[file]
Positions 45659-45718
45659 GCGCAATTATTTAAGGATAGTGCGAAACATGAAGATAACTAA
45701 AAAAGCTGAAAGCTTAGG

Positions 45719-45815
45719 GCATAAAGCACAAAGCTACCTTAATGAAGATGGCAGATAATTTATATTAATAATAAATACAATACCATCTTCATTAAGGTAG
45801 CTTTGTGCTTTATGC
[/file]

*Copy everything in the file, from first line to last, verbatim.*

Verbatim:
Positions 45659-45718
45659 GCGCAATTATTTAAGGATAGTGCGAAACATGAAGATAACTAA
45701 AAAAGCTGAAAGCTTAGG

Positions 45719-45815
45719 GCATAAAGCACAAAGCTACCTTAATGAAGATGGCAGATAATTTATATTAATAATAAATACAATACCATCTTCATTAAGGTAG
45801 CTTTGTGCTTTATGC